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#YouthMonth: Naledi Chirwa is a feminist, legislator ready to take on the world

Naledi Nokukhanya Chirwa, Image: Instagram

Naledi Nokukhanya Chirwa is young black feminist, legislator and former student activist serving as a Member of the National Assembly of South Africa for the Economic Freedom Fighters.

She describes herself as a mom and a sister to many. Chirwa adds that her existence is greatly informed by the history she is tied to. 

" The resistance and efforts of Black women both historically and currently have greatly informed the ways in which I live and strive for equality and justice for Black people as a whole.  I was afforded feminist privilege having grown up in a home with staunch feminists who amplified and encouraged that I speak my mind and fear nothing. The EFF has also played a great role in affording our young voices a space to be activists in radical ways since my joining in 2014." 

Naledi Nokukhanya Chirwa, Image: Instagram

Chirwa was involved with the #FeesMustFall student protests that occurred across various institutions of higher learning in 2015 and 2016. 

At the age of 26 years, she is among the youngest MP in her party. She was born on 22 July 1993 in Vosloorus, East Rand Gauteng.  She grew up in Mamelodi, Pretoria.

As a teenage girl she assumed a leadership position when she served as a deputy president of the Tshwane North College FET (now known as the Tshwane North College TVET).

Naledi Nokukhanya Chirwa, Image: Instagram

Chirwa pursued a Drama degree at the University of Pretoria and has also become one of the leading voices against Gender Based Violence as it continued to raise its ugly head in the country.

In August 2016, during former president Jacob Zuma's speech at the IEC election centre following the 2016 municipal elections, Chirwa and three other student activists held up signs reading "remember Khwezi",  "I am 1 in 3" and "10 years later", in reference to Zuma's rape trial during the mid-2000s.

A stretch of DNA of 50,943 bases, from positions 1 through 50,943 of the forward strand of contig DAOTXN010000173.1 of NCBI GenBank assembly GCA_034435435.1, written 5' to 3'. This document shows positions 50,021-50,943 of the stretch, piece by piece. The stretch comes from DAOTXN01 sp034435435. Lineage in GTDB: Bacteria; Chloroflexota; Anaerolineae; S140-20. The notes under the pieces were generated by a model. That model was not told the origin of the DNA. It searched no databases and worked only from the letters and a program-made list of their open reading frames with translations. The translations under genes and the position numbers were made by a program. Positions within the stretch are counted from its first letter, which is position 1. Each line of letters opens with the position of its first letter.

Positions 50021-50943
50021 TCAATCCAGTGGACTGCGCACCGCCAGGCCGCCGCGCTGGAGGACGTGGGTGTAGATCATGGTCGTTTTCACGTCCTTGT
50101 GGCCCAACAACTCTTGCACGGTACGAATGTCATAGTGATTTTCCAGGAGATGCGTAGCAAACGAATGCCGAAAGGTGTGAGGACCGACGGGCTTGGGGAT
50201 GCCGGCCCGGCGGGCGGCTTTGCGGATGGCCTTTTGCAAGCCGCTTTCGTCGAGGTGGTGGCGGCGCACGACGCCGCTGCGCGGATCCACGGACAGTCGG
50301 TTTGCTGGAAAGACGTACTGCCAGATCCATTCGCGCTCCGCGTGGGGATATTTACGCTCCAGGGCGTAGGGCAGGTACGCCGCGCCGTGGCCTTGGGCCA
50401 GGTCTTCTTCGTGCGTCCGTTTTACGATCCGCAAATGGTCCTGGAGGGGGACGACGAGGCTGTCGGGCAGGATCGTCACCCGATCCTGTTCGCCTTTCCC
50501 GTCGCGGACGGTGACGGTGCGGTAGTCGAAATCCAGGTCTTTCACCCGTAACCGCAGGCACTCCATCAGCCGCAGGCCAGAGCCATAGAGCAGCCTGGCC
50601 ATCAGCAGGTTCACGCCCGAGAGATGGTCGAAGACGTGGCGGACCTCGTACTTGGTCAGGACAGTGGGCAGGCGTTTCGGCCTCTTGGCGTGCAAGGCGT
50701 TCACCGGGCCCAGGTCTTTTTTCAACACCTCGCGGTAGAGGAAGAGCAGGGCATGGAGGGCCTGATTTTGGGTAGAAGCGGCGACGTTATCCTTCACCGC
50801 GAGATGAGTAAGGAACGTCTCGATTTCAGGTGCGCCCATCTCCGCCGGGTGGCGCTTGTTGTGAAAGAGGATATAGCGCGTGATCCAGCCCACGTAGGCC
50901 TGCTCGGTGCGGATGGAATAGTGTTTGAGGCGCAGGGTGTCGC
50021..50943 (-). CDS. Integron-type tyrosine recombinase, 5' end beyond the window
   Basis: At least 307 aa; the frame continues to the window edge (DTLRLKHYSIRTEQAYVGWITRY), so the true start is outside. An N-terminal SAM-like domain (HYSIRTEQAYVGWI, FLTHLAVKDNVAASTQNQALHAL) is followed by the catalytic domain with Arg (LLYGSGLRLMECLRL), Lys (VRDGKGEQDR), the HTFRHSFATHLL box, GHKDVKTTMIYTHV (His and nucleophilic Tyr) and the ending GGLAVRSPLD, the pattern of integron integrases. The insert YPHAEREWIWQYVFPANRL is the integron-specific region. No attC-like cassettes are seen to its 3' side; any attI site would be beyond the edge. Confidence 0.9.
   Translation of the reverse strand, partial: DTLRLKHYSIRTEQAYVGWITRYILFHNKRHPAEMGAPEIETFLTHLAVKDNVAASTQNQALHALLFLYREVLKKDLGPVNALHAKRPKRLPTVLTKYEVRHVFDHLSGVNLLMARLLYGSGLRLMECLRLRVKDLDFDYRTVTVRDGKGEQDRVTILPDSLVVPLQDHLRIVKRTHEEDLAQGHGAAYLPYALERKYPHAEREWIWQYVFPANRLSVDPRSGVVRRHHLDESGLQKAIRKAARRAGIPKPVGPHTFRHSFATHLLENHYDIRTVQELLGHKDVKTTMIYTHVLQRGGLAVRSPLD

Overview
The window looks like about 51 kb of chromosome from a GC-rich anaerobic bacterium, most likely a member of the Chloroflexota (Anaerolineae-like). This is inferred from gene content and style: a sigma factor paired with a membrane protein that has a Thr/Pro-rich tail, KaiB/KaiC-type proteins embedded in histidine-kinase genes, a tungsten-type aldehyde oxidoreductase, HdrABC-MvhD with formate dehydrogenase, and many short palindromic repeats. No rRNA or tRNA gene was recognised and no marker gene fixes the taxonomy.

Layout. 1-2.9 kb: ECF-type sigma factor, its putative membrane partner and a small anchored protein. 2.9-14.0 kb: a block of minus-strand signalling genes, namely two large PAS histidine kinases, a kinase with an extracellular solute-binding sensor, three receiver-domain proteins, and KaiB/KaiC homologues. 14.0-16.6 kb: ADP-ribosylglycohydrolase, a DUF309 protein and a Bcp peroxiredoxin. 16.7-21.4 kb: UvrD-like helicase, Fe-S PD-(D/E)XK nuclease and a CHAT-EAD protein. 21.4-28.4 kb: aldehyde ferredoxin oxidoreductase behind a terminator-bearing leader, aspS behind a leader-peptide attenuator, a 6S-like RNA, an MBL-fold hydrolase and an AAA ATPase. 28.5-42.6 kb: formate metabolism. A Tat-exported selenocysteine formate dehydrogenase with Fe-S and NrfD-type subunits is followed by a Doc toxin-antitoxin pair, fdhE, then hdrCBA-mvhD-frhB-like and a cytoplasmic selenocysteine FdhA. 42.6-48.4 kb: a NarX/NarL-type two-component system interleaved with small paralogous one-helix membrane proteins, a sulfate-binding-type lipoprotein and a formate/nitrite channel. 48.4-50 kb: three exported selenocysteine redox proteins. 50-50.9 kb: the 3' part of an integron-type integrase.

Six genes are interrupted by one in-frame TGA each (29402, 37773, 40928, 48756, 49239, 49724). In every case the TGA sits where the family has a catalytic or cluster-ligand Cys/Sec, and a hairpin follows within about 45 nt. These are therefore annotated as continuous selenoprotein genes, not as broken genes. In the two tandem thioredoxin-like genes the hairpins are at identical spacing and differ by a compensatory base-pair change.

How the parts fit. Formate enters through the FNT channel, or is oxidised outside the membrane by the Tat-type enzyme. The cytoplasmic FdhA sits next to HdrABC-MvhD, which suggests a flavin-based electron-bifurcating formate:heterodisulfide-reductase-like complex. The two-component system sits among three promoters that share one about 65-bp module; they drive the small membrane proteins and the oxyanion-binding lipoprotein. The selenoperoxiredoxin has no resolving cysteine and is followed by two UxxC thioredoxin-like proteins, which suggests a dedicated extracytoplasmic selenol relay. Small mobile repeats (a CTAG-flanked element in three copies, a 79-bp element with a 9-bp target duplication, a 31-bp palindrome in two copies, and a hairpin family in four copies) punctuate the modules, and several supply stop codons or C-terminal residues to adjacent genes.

The EFF's youngest legislature said she celebrated youth month for various reason but her most important were her "desire to see more documentation of young women who were erased from the books of history as having been catalysts and leaders of the Soweto Uprising." 

She continued saying, " this tendency of erasure seeps into the make of our society which renders ‘the other’ as not worth being documented and their stories being retold. Not fitting into a heteropatriarchy is not only a danger but a consistent reminder that you are not seen and will not be seen. 

"We deliberately celebrate the month to take note and to say their names and to archive their journeys. I celebrate the month as it is a reminder of our influence and duty as young people; until white supremacy and all its manifestations cease to exist, it is our prerogative to organize, agitate and mobilize." 

Naledi Nokukhanya Chirwa, Image: Instagram

South Africa is facing a surge in violence against women, according to state president Cyril Ramaphosa Gender-based violence thrives in a climate of silence. GBV increased dramatically since the government moved the country to lockdown Level 3 on 1 June. Ramaphosa said 21 women and children had been killed in the past few weeks.